Famous last words. I didn’t ‘got this’, and damn near killed myself trying.
We have an above ground swimming pool, 14 x 28 feet. It’s huge. And it’s especially huge when it needs to be covered for the winter.
We have a cover, but I wanted to keep the water off the top of the cover, so decided to build a tent/roof over the pool. Sounds easy enough, doesn’t it?
The pool has a deck built on one end and a ramp down the side, so I can get my scooter up to the deck without going around the house to another ramp that leads to the same deck. Confused yet?
Well, it matters not whether I can scooter up and down when my primary goal was to build a roof/tent. I decided that I could make one side of the cover higher and make my roof like a lean-to. Then the water could not collect on top of it; the acorns and leaves would just roll right off. Uh huh.
First I had to get the wet vac out from the shed to the pool because there was already lots of water on top of the cover. Moving that wet vac while on the scooter is a feat in and of itself, but I got it done.
Donna came out to help, but here’s where the wheels fell off. “That’s OK, honey, I got this.”
Got the wet vac in place and plugged it in. Had to get off the scooter to lift the wet vac, also to plug it in. Started the sucking process. The wet vac we have is only 5 gallons, so I knew I had a few vac fillings to get all the water out.
Because our yard is on a slant, the pool is on its own pad. So to operate the wet vac, it must be hoisted about 16” into the air onto the pool pad. And each time it fills up, the operator - that would be me - had to step up and back down to empty it. It only took me about three times up and down when I knew that “I got this.” was a huge mistake.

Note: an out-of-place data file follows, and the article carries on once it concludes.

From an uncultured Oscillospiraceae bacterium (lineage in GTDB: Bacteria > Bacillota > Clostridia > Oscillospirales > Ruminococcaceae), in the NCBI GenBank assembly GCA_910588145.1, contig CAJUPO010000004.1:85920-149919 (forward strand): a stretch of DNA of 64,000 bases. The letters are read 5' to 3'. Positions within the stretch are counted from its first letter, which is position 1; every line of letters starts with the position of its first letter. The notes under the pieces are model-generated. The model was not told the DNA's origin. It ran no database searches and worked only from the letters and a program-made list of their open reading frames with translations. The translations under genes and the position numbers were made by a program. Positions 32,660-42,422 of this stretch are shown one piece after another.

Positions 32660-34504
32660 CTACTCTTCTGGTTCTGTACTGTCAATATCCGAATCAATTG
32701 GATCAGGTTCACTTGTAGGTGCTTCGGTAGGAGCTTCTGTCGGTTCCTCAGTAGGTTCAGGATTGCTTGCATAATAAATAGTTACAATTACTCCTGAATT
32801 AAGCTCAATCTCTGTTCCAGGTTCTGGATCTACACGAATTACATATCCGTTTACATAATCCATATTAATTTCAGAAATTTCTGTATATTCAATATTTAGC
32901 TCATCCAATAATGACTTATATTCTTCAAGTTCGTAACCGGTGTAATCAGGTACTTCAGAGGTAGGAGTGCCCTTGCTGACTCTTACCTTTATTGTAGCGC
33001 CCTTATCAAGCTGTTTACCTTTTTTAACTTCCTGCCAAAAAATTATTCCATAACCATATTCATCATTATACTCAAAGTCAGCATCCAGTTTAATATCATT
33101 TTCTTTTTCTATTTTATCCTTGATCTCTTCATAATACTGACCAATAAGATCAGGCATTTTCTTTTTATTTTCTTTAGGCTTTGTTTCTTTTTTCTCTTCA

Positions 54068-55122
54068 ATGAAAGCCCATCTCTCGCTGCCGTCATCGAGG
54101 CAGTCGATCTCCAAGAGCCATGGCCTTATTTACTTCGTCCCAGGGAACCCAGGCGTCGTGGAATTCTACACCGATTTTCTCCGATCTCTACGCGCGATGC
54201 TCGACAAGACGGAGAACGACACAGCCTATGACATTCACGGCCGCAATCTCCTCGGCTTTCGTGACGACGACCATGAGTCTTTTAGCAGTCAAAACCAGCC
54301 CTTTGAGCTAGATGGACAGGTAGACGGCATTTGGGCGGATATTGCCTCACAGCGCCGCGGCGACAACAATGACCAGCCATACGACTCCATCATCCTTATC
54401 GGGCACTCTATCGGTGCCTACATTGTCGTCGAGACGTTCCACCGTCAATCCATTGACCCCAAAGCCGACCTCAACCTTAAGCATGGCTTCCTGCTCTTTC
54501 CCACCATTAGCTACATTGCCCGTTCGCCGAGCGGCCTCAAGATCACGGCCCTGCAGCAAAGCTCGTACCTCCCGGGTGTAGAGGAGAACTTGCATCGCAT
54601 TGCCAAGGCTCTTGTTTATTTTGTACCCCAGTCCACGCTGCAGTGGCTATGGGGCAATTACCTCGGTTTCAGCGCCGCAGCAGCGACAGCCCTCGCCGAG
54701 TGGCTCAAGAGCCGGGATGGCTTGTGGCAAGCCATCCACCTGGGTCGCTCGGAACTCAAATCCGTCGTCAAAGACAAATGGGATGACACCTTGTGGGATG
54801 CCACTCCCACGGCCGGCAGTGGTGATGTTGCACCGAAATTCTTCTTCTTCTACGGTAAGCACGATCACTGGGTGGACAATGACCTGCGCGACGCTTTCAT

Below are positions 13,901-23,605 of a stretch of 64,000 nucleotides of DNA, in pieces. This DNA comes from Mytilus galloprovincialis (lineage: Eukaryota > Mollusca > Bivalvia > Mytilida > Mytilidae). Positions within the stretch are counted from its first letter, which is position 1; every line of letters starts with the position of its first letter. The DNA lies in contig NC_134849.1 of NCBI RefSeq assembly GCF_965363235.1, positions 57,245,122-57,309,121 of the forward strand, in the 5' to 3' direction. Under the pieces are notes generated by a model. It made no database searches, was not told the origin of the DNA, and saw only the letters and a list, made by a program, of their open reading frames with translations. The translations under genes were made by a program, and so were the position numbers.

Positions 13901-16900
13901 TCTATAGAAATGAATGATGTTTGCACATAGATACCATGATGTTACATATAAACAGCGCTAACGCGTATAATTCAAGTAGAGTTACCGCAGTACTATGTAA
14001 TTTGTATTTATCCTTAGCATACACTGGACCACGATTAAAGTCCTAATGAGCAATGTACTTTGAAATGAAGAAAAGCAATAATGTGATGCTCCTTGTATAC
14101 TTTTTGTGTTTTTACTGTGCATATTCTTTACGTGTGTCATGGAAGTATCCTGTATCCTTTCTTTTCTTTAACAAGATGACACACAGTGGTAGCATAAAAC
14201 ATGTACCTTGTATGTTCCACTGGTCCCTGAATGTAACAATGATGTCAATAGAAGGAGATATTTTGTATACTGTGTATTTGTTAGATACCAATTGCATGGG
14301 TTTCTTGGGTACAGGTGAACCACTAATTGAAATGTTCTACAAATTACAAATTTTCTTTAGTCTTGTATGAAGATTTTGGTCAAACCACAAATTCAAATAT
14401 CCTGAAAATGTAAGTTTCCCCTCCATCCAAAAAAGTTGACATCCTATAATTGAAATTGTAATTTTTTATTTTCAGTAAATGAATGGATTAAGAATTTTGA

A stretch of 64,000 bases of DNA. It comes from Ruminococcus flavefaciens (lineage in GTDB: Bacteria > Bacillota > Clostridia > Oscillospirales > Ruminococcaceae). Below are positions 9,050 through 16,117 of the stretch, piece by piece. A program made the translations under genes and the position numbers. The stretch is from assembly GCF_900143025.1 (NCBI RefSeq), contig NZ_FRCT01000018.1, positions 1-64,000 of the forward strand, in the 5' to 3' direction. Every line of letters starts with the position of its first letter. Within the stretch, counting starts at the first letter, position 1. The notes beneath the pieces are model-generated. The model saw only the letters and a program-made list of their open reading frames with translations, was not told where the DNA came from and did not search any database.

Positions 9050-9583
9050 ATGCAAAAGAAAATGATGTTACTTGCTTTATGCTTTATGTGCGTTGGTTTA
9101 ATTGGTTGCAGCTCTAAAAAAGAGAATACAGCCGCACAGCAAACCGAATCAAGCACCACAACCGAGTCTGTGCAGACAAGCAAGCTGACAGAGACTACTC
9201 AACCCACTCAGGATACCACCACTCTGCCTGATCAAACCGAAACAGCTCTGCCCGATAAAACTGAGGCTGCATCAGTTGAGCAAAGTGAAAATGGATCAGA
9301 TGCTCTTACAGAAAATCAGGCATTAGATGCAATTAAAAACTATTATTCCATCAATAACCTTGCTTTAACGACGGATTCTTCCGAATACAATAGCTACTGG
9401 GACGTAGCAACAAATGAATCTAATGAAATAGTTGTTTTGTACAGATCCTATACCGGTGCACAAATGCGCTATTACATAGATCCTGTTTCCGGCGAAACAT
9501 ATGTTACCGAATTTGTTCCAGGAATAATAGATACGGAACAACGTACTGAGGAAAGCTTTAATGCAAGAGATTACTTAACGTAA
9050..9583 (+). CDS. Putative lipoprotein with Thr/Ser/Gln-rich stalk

But I soldiered on and got all the water out, well almost all of it. I was breathing hard and pretty unsteady on my pitiful feet when pulling myself up on that pad for the 5th or 10th time.
Then came the lean-to building. I had the tools, had the necessary posts, because I am nothing if not prepared. To what end I don’t know. I started placing posts next to the ramp preparing to raise that side to make the cover taut and unable to catch leaves or water.
No matter how high I raised it, the cover would not get taut and it was beginning to show signs of being pulled too tight. Uh oh.
My design was a failure. My body failed me at about the 3rd post. I staggered to my scooter, hauled the wet vac back to the shed and abandoned my project.
Nothing like a big failure on a relatively small project to bring home that what we could do ten years ago, we ain’t got a chance of doing that now.
No more, “Honey, I got this.” It was a hard lesson to learn.